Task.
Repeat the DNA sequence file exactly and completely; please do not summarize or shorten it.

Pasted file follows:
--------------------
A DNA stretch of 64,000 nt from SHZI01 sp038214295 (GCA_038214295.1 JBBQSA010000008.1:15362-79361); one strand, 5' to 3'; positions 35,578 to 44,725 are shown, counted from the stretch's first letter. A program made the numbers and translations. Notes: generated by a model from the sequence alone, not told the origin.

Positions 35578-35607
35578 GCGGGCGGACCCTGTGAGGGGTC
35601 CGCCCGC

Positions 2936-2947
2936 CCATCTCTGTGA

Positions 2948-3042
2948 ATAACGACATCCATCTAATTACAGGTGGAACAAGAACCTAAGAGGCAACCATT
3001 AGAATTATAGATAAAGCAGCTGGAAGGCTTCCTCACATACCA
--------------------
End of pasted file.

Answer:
A DNA stretch of 64,000 nt from SHZI01 sp038214295 (GCA_038214295.1 JBBQSA010000008.1:15362-79361); one strand, 5' to 3'; positions 35,578 to 44,725 are shown, counted from the stretch's first letter. A program made the numbers and translations. Notes: generated by a model from the sequence alone, not told the origin.

Positions 35578-35607
35578 GCGGGCGGACCCTGTGAGGGGTC
35601 CGCCCGC

Positions 2936-2947
2936 CCATCTCTGTGA

Positions 2948-3042
2948 ATAACGACATCCATCTAATTACAGGTGGAACAAGAACCTAAGAGGCAACCATT
3001 AGAATTATAGATAAAGCAGCTGGAAGGCTTCCTCACATACCA